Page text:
(Animated pen draws a red line that leads into the text Looking for A Job)
(Cut to a medium shot of the Host. LINE DRAWING GRAPHIC: Stick person appears and waves.)
Hi, my name is Eric, and I'm a Service Canada employee.
You may have heard the old saying that,
when you're out of work, finding a job is your
(LINE DRAWING GRAPHIC: Stick person walks to right side of screen. Screenshot of job bank website appears in animated computer screen.)
Well, there's a lot of truth to that:
finding a job does take time… and effort.
(LINE DRAWING GRAPHIC: Stick person rests head against computer screen in discouragement. But then perks-up.)
But don't get discouraged.
There are a number of online tools and programs available
to help you find a job.
(Close-up of the Host.)
No matter what you're looking for there are many Web sites
where employers post job notices looking for people
to fill vacant positions.
(Job Bank website reappears.)
One of these sites is called Job Bank.
It's updated every day, and lists job opportunities
that are available across the country.
(Close-up of the screen. Stick person’s profile. Words “Updated Daily and “48 Hours” appear on screen.)
Since the job ads on Job Bank are updated daily,
you should check them regularly.
And, you can search for jobs posted in the last 48 hours.
(Words “Advertise your Skills” and “Email your matches” appear on screen.)
On Job Bank you can also advertise your skills,
and even ask them to send you e-mails when jobs
that match your search criteria are posted.
(Close-up of the Host. LINE DRAWING GRAPHIC: of the Parliament Building. The web address jobs.gc.ca appears in large letters on the front lawn, stick person points to words.)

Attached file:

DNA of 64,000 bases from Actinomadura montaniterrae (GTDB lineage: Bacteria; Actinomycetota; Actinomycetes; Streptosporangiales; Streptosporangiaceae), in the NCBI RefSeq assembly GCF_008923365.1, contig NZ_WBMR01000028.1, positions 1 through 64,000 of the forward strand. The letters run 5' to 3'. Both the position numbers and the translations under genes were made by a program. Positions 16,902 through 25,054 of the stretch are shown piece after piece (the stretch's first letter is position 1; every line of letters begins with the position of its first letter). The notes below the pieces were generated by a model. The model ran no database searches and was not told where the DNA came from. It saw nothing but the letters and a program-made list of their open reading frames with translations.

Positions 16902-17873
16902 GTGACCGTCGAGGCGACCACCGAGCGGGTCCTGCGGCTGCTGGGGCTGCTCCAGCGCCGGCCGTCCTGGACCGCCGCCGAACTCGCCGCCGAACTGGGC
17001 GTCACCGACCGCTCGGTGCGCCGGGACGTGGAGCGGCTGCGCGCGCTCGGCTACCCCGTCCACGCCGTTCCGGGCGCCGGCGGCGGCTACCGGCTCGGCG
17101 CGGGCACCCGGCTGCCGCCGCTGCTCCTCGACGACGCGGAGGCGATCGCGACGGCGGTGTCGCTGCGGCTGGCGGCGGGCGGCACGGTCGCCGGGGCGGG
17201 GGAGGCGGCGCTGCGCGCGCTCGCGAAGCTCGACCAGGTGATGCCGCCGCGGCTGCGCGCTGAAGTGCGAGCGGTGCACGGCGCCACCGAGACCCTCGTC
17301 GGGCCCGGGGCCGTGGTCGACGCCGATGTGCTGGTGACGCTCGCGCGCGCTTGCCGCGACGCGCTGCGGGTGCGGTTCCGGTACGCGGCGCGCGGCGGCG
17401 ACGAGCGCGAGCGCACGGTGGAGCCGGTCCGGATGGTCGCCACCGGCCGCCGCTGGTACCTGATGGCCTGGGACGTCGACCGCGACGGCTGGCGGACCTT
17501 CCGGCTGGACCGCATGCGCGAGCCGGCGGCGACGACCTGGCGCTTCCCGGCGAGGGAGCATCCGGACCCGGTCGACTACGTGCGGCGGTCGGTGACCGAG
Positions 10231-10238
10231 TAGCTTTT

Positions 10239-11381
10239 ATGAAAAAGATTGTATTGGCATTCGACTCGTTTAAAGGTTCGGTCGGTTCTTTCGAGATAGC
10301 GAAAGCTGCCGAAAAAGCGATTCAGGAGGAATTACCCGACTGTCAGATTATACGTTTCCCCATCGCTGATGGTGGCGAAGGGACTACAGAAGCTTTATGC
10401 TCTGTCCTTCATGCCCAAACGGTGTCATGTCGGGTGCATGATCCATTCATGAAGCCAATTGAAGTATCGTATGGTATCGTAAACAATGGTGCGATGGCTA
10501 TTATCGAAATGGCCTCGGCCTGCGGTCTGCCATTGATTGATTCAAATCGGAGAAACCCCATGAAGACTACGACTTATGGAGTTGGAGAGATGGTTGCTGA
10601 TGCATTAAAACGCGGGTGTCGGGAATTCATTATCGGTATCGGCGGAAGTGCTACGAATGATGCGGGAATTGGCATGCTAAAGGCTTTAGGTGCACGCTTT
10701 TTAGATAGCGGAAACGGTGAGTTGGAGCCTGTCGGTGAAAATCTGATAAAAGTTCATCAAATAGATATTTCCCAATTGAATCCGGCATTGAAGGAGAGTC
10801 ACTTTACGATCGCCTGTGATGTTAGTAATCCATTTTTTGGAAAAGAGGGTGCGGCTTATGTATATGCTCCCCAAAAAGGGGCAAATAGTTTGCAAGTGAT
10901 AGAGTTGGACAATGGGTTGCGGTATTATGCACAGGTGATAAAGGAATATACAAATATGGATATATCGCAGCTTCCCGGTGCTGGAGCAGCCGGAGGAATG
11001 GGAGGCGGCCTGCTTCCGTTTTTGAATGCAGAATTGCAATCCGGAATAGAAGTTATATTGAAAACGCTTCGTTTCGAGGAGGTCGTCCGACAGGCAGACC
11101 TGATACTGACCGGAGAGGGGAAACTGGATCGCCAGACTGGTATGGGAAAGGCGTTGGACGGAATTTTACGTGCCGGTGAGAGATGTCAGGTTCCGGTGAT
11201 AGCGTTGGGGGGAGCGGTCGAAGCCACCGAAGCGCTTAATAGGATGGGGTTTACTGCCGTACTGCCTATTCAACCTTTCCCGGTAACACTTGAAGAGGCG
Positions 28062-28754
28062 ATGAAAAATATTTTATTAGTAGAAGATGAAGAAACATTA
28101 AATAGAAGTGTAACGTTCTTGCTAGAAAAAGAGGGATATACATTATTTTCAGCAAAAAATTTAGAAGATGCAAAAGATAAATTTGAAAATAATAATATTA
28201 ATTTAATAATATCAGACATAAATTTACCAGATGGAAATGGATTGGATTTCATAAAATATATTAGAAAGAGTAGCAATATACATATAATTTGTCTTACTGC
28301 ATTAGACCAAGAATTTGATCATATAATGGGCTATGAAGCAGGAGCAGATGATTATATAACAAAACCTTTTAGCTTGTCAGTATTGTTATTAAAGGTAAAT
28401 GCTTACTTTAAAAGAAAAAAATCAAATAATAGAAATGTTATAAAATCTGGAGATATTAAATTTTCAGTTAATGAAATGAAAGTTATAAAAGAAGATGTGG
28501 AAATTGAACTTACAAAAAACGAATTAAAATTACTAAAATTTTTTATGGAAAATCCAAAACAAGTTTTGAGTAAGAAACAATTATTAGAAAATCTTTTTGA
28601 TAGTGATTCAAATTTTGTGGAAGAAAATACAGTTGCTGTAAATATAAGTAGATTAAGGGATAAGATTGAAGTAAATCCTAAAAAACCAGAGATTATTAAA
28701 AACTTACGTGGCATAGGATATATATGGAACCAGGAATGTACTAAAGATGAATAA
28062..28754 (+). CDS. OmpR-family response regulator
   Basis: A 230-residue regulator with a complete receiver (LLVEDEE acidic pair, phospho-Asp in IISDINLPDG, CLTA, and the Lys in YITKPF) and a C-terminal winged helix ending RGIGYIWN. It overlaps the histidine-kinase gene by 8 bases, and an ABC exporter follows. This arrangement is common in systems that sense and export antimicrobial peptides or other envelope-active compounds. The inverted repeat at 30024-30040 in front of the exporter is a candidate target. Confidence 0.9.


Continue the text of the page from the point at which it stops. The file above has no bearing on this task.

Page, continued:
If you're thinking about working in the public sector,
jobs.gc.ca is the official Web site
for Government of Canada listings open to the public.
Keep in mind, that some departments,
like the Canada Revenue Agency and Parks Canada,
post jobs on their own sites too.
(Medium shot of the Host. LINE DRAWING GRAPHIC: stick person points to Job Bank web page, where words “User ID” and “Password” are highlighted.)
When you apply for jobs, potential employers might ask
you to send them your résumé and a covering letter.
Of course, you'll want to make a good first impression
on any potential employer.
(The text Résumé Builder appears across stick person’s screen.)
Here we can help too!
Check out our online Résumé Builder
on the Job Bank Web site.
It can show you how to create a first-class résumé
by giving you tips and different layout options.
(Medium shot of the Host. LINE DRAWING GRAPHIC: one stick person talks to another stick person behind a desk labelled Career Counsellor.)
And if you're not sure which jobs you'd like to apply for,
check out our Career Navigator tool to explore
occupations that you might be interested in.
As well, career counsellors are usually available through
your provincial or territorial government to help out.
(Close-up of the Host. LINE DRAWING GRAPHIC: Stick person take a bow. Service Canada logo appears.)
At Service Canada, we're people serving people.
(Dip to black.)